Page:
Vernon Raney (1911-1993). Bootlegger; married to Maggie Motts Raney; father of Lonnie Raney, Ronnie Raney and Ginny Raney Tate.
Vernon was the first Raney to grow to adulthood in Mississippi, the rest of the Raney family settled in Georgia as early as 1748 when Thomas Rainey, Lonsom’s grandfather was born (Lonsom would later change the spelling, dropping the “i” from the name).
The first Rainey, Lonegan, a Scots-Irish immigrant, entered colonial America in 1743 at Virginia as an indentured servant. As soon as he was released from his labor, five years later, he traveled, with his pregnant wife, through the Appalachian mountains eventually settling in the north Georgia mountains. His first son, Thomas, was born in a small log cabin in December 1748. The Raney family always made whiskey and in fact the copper bowl still they used was brought to America by Lonegan.
Vernon made one major change in the moonshine, he began to age it in oak barrels, producing a more refined product which he sold to Memphis big shots at a premium price. Vernon remained a bachelor until the age of 49 when he finally married Maggie Motts, just 23 years old, and pregnant with their first son, Lonsom, or Lonnie as he was known.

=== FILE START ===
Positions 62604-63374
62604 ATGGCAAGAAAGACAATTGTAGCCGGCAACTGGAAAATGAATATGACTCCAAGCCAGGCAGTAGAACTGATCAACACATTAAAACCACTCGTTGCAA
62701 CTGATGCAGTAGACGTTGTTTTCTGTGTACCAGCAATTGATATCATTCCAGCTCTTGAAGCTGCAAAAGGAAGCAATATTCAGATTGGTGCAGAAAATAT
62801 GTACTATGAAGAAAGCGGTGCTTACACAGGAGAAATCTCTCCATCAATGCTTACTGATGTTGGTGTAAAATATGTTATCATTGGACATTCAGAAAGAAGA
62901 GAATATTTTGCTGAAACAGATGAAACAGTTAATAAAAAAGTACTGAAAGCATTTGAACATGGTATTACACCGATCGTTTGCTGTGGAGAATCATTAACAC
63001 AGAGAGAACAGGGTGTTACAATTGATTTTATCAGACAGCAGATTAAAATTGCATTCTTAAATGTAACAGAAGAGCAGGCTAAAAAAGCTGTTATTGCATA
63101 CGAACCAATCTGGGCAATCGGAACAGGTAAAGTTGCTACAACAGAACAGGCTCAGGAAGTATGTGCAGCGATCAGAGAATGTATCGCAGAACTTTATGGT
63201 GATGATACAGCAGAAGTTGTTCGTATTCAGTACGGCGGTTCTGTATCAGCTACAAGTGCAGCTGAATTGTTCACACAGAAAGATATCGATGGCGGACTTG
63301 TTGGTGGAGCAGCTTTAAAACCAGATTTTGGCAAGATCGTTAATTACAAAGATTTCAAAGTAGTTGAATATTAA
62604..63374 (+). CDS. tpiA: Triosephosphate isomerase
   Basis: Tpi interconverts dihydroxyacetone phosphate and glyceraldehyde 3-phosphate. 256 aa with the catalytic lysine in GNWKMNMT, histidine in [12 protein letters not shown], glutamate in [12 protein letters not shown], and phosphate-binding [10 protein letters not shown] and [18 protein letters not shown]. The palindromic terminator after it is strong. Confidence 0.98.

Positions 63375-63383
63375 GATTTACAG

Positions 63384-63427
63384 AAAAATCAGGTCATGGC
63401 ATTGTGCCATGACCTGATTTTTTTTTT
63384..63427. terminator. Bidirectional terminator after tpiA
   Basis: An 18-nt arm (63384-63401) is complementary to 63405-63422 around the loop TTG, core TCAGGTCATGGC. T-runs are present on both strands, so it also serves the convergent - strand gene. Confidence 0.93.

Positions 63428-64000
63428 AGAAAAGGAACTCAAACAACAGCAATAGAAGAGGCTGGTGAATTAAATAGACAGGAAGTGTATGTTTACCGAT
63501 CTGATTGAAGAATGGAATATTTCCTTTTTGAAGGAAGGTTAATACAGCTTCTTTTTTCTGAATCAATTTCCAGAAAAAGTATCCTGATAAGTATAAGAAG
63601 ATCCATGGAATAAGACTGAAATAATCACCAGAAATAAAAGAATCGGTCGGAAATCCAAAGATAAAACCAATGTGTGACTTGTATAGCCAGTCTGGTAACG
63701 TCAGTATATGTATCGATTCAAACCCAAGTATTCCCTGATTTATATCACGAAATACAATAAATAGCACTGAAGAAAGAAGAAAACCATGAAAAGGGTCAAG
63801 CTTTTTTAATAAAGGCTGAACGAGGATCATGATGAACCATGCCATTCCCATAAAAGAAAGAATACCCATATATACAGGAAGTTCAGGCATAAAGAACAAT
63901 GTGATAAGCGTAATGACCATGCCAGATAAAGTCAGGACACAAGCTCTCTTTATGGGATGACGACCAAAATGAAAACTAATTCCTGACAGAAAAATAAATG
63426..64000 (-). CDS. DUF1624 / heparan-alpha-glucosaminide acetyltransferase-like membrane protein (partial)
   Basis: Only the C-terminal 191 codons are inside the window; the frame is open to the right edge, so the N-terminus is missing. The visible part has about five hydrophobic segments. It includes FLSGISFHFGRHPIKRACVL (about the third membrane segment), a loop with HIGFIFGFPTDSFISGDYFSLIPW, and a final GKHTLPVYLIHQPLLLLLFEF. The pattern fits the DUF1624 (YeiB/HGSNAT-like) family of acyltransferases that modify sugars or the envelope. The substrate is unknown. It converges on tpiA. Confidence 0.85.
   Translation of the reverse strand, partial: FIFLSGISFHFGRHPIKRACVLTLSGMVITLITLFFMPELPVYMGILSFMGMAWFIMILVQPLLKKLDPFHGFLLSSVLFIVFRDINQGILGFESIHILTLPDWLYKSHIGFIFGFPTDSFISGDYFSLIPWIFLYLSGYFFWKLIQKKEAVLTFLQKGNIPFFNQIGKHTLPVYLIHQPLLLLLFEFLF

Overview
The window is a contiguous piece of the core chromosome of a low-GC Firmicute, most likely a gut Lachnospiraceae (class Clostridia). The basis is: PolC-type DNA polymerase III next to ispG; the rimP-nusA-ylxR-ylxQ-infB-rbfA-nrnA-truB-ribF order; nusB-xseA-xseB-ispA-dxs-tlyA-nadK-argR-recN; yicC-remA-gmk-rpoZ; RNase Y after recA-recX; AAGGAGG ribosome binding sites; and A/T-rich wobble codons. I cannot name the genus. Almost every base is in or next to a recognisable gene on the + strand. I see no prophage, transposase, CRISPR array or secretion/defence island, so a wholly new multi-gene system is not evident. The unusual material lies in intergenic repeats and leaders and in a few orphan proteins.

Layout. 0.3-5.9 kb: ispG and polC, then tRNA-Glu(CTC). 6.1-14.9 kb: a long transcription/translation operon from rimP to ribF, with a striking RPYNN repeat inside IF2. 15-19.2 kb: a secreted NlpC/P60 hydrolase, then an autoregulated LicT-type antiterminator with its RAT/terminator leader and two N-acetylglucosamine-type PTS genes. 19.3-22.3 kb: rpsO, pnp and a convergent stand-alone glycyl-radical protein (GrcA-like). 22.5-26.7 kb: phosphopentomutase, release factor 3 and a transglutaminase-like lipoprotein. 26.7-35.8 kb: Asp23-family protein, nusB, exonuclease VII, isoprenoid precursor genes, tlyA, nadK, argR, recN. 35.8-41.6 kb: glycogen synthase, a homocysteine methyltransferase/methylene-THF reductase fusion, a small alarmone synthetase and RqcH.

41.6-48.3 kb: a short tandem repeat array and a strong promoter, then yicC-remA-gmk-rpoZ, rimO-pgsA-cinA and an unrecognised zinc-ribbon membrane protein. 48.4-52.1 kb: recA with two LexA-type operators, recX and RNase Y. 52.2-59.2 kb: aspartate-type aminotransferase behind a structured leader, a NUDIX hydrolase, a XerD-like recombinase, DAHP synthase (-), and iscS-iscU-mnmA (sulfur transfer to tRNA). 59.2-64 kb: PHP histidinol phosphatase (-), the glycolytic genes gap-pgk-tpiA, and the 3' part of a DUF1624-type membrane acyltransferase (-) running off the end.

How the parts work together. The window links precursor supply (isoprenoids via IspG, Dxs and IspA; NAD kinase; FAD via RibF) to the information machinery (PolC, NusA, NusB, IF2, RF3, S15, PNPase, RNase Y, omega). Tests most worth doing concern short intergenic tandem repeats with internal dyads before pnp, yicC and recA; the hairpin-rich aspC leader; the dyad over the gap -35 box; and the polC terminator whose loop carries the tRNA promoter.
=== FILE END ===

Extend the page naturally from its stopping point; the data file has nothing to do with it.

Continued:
Maggie Raney was an ambitious young woman, seeing that the bootlegging business was doomed as liquor laws were repealed making it easy to purchase whiskey. She also realized that the younger generation was interested in marijuana and other recreational drugs. Her oldest, Lonnie, became the county sheriff, the other son, Ronnie became Maggie’s right hand man in their drug distribution business. Maggie oversaw the entire distribution network as Ronnie handled the day-to-day operations. They moved large amounts of pot and pills all through Mississippi and Memphis, with Lonnie responsible for insulating the enterprise from law and order.
Over the decades from 1957 through the ‘70s Vernon became more and more detached from day-to-day reality, turning a blind eye to Maggie’s drug business while he continued to make small batches of his whiskey and selling a little but mainly giving it away to a group of his old friends who would gather at his old mountain cabin drinking, playing cards or dominoes; smoking cigars or spitting tobacco juice on pot-bellied stove and telling tall tales.
In the spring of 1993, at the age of 82 Vernon Raney died in his sleep after producing the last of his tobacco gold whiskey.